Redford brings history to life with ‘The Conspirator’


 The Conspirator (2010)

Directed by Robert Redford

8/10  PG-13

The American Film Company (or AFC) produces feature films based on true and remarkable stories from America’s past. If you haven’t heard of this up-and-comer, it’s likely because they’ve only produced one movie since their inception in 2008. This single, authentic gem is director Robert Redford’s “The Conspirator,” the true story of the assassination of President Abraham Lincoln (and with the recent finding of notes written by the ailing President’s doctor, all of these facts still seem to hold up). But “The Conspirator” covers the aftermath, the trial of five conspirators, which is the part you likely haven’t heard. And it covers it brilliantly.

The Conspirator

“One bullet killed the President. But not one man.” Attorney and former Union Army captain Frederick Aiken (the fantastic James McAvoy) is offended to his core when he’s asked to defend Mary Surratt (Robin Wright), a conspirator in the plot to assassinate President Lincoln. Surratt, the only woman charged for the conspiracy plot, was the mother of John Surratt (Johnny Simmons), the right hand to the infamous John Wilkes Booth (Toby Kebbell). But John is nowhere to be found, leaving the mourning nation looking for closure. “It’s John you want, not Mary,” Aiken tells Secretary of War Edwin Stanton (Kevin Kline). “I’ll take either.” As Aiken warms up to Surratt’s argument, he begins fighting harder for her defense. Aiken uncovers the truth as the conspiracy begins to unravel, but will he be able to clear his client in time to save her from a wrongful execution?


“The Conspirator” thrives with the undeniably genuine performances of Wright and McAvoy. Years beyond Forrest’s Jenny, Wright plays the hardened mother and devoted Catholic Surratt with quiet emotion. McAvoy, with historical dramas like “Atonement” and “The Last Station” already under his belt, has an unquestionable passion for his role as the troubled war veteran and Union advocate. But it’s McAvoy’s diversity (from a superhero epic like “X-Men: First Class” to an animated comedy like “Arthur Christmas” and a memorable role as Mr. Tumnus in “The Lion, the Witch, and the Wardrobe”) that makes this dramatic role so remarkable, as he wins our hearts with his character’s gutsy defense. Experienced stars Tom Wilkinson and Kevin Kline take little time to get into character as attorney and mentor to Aiken, Reverdy Johnson, and Secretary of War Stanton, respectively. But one man seems unfortunately unprepared for his rather serious role. Who seems to throw this good thing off its course? None other than rom-com veteran Justin Long, ill-equipped to handle a role in any historical drama, playing Aiken’s war buddy Nicholas Baker.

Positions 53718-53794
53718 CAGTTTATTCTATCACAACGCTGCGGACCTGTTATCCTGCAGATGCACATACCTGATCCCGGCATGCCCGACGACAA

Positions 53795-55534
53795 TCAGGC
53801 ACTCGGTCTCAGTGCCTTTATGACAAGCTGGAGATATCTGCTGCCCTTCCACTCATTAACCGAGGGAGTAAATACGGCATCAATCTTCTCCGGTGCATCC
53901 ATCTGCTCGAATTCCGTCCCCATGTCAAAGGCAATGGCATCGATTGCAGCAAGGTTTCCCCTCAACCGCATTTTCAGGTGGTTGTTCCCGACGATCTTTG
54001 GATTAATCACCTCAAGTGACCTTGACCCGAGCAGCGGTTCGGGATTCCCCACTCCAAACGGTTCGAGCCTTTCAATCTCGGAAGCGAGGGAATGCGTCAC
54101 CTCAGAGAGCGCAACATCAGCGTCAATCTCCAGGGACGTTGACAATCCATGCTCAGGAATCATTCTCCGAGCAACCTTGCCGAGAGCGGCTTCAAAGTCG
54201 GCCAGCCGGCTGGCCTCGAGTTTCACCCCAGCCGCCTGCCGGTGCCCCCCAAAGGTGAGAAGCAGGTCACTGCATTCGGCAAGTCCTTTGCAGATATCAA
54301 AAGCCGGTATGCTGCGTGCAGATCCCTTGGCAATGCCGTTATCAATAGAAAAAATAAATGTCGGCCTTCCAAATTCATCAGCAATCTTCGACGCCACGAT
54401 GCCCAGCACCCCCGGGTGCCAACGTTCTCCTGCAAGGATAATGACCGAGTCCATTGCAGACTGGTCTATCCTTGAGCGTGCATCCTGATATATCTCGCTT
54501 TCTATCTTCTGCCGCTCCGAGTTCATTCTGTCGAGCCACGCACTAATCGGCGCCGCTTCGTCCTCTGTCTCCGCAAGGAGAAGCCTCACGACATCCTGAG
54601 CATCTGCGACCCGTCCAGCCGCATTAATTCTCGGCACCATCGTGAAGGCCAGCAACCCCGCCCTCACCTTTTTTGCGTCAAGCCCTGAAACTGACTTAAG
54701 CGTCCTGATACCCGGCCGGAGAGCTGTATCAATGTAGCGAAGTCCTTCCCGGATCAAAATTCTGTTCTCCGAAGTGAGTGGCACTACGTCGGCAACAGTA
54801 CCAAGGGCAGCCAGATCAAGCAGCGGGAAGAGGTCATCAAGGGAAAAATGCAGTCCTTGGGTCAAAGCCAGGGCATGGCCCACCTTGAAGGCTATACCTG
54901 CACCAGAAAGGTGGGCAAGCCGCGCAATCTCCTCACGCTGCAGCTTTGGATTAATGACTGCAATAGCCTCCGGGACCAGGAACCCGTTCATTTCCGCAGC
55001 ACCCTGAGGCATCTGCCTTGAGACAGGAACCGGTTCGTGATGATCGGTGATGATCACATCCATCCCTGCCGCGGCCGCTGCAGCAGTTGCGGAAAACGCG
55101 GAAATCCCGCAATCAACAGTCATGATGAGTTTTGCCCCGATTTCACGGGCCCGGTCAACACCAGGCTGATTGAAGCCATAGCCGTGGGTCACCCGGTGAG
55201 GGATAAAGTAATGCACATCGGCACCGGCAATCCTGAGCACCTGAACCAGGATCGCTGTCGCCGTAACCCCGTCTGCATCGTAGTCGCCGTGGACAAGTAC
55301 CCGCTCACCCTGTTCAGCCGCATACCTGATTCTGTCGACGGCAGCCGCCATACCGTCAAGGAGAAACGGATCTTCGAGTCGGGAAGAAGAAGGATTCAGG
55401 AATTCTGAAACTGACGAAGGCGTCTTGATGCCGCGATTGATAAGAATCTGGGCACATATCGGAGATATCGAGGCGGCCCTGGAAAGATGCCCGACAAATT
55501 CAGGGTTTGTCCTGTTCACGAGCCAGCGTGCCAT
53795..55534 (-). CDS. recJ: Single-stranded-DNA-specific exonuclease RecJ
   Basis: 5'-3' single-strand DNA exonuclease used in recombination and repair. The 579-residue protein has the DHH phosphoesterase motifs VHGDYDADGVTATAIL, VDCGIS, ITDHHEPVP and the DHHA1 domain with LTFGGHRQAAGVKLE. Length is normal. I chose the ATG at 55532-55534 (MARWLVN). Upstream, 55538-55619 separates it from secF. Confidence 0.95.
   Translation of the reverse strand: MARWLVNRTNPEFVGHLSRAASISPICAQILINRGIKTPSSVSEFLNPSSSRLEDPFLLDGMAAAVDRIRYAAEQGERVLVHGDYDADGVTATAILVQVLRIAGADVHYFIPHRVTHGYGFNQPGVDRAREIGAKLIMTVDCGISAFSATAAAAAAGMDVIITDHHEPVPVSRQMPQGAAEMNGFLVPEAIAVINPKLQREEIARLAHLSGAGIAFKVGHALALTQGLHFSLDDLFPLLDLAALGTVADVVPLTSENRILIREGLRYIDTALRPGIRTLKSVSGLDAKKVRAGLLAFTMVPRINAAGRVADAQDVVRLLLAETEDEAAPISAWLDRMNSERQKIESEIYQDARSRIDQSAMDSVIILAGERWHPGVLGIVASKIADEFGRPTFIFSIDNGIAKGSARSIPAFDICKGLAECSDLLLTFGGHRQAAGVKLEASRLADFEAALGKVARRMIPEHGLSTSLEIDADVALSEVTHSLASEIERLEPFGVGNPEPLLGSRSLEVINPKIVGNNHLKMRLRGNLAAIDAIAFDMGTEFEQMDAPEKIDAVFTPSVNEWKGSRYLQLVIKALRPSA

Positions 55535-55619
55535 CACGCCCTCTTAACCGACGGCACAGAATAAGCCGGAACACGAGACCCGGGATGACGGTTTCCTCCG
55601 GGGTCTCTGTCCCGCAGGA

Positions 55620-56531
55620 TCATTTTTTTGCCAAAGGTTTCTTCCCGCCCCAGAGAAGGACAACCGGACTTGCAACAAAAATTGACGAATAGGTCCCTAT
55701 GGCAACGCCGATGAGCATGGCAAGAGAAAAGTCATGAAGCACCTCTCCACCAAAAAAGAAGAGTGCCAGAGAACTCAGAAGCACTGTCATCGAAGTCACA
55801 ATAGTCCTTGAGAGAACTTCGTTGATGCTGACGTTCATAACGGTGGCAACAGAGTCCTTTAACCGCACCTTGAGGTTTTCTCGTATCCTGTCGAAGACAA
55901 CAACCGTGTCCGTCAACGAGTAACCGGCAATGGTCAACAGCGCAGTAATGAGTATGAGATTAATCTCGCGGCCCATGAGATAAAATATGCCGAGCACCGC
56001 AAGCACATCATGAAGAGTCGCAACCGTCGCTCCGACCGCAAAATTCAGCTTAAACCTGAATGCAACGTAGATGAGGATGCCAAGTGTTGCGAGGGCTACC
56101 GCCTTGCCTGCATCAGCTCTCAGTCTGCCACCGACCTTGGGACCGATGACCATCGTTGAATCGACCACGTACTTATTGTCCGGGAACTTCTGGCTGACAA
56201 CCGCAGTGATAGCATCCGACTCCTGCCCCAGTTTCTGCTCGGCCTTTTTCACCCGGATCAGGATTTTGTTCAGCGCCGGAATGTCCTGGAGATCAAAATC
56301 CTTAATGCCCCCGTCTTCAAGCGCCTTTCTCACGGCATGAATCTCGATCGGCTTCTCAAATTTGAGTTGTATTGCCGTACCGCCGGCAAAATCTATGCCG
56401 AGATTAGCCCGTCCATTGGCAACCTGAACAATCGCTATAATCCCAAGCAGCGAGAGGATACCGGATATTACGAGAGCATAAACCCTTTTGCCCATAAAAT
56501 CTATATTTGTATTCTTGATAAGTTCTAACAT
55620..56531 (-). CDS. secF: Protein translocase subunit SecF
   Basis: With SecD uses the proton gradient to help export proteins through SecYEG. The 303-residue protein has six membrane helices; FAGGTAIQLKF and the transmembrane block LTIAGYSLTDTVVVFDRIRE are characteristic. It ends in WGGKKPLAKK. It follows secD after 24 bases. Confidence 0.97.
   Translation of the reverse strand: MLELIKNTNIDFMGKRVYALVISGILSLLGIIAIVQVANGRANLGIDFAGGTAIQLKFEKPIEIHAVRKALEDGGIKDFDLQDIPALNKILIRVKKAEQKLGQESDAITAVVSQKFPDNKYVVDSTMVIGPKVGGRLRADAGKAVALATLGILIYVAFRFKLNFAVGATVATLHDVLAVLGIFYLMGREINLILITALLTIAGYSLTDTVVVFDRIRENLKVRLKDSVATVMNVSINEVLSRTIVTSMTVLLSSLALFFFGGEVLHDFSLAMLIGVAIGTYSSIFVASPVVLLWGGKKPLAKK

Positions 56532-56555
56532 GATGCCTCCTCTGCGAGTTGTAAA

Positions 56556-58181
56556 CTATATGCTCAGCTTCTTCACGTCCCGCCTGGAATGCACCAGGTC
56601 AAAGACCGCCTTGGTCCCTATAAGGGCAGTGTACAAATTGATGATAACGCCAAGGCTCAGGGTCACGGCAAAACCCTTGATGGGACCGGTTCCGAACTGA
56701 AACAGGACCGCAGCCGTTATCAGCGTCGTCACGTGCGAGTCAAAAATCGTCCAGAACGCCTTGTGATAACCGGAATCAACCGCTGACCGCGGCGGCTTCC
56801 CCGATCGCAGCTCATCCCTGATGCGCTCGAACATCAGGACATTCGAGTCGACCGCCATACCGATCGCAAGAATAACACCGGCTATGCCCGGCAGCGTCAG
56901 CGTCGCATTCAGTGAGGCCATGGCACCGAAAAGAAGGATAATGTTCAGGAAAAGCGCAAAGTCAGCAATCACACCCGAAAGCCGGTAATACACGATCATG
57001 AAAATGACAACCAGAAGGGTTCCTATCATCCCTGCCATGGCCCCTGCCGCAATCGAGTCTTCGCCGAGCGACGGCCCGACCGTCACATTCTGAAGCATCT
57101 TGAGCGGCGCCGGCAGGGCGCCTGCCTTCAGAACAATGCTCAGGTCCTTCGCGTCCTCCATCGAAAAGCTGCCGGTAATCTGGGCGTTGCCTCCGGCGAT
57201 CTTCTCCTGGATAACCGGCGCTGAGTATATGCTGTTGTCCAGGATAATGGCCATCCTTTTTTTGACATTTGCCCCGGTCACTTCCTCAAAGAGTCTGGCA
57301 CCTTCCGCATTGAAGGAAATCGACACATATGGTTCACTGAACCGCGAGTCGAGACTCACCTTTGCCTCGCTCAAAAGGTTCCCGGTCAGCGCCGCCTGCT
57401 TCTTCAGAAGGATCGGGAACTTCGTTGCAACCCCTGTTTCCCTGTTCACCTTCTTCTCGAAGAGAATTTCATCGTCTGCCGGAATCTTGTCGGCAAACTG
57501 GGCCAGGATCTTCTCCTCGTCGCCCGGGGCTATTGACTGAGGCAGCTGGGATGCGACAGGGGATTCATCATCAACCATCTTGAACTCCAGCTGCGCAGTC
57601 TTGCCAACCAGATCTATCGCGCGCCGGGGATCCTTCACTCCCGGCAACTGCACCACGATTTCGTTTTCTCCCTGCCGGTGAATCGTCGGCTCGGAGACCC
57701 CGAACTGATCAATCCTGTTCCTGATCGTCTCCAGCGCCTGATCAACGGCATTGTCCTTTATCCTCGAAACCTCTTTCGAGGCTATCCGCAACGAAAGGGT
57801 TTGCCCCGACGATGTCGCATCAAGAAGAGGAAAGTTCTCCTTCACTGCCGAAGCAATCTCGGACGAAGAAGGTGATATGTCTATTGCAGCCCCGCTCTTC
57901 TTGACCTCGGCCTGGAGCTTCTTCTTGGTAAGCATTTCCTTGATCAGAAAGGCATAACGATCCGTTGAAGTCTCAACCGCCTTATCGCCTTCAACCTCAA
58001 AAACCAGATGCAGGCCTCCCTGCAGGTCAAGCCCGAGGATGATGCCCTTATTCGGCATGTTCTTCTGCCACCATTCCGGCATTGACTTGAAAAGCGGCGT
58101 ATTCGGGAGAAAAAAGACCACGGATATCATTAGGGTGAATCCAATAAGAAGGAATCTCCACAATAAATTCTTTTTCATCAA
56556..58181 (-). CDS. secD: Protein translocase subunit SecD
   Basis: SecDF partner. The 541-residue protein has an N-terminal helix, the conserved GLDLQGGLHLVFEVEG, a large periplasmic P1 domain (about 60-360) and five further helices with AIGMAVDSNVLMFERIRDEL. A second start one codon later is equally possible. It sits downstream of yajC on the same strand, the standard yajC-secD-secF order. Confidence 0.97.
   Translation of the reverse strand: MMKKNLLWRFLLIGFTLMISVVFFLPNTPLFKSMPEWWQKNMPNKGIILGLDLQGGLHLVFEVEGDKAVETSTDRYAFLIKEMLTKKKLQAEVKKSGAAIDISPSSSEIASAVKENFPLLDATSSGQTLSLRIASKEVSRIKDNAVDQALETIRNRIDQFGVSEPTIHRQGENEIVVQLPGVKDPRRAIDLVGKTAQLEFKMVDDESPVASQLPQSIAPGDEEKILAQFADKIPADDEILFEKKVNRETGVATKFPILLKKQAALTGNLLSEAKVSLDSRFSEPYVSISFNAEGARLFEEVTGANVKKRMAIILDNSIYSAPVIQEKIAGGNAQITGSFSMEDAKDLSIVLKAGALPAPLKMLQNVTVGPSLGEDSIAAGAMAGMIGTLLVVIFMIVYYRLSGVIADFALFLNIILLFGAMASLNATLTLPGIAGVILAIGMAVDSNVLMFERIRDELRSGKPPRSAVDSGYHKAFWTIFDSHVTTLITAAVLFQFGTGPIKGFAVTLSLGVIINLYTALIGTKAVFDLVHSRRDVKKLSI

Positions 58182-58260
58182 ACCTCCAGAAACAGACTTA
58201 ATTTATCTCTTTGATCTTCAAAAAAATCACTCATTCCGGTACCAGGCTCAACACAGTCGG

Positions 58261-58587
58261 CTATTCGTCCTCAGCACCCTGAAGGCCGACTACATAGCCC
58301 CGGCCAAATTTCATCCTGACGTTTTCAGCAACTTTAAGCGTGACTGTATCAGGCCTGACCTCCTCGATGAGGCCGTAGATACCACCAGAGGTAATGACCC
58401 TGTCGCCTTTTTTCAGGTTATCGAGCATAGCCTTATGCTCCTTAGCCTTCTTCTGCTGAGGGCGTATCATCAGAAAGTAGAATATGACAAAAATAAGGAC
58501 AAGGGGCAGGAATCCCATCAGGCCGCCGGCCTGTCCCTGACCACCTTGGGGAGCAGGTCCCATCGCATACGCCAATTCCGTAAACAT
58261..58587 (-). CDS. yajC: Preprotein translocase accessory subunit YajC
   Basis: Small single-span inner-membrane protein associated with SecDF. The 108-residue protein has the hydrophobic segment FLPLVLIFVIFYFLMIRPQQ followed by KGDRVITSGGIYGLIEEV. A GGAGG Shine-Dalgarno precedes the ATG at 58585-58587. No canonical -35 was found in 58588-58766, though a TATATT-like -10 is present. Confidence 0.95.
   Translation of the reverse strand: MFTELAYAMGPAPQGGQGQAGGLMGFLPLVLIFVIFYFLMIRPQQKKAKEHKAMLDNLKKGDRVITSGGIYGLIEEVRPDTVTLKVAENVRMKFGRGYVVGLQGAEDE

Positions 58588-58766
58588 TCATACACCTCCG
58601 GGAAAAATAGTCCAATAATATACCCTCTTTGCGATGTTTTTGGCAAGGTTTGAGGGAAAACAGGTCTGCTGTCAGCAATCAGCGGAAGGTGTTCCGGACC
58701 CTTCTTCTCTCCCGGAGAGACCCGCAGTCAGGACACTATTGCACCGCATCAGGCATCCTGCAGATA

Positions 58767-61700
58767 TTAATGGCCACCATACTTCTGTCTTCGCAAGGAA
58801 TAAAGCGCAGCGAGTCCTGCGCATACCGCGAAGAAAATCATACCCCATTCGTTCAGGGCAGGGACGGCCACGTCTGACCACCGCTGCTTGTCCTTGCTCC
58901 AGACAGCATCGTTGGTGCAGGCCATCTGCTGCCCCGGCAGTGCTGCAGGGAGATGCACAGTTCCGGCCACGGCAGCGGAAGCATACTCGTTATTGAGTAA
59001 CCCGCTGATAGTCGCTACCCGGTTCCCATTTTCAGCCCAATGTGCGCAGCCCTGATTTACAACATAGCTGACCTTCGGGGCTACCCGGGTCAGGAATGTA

AFC goes to unquestionable lengths to ensure absolute historical authenticity in “The Conspirator,” and it nails it…literally. The production designers went as far as procuring square-headed nails when constructing the film’s large gallows, and filmed the entirety of the movie in and around Savannah, Georgia, in order to match Reconstruction-era Washington D.C. (Most historians agree that present-day Savannah most closely resembles post-Civil War-era America). Such absolute loyalty to the truth helps the audience feel part of the story, an omniscient character in this tantalizing tale of crime and betrayal.

The Conspirator

A haunting score sets the mood, incredible POV cinematography puts you right in the middle of the action, and the script (penned by James D. Solomon, “The Bronx is Burning”) gives “The Conspiracy” not only total authenticity but a truly dramatic and cinematic presence, the perfect docudrama.

Snag the two-disc special edition and see the 67-minute documentary filled with interesting (seriously!) true accounts of what happened in the days following Lincoln’s death. “The Conspirator” is one of the most riveting and genuine historical dramas of this new century, giving the American Film Company a jump-start toward a prosperous and history-laden future.

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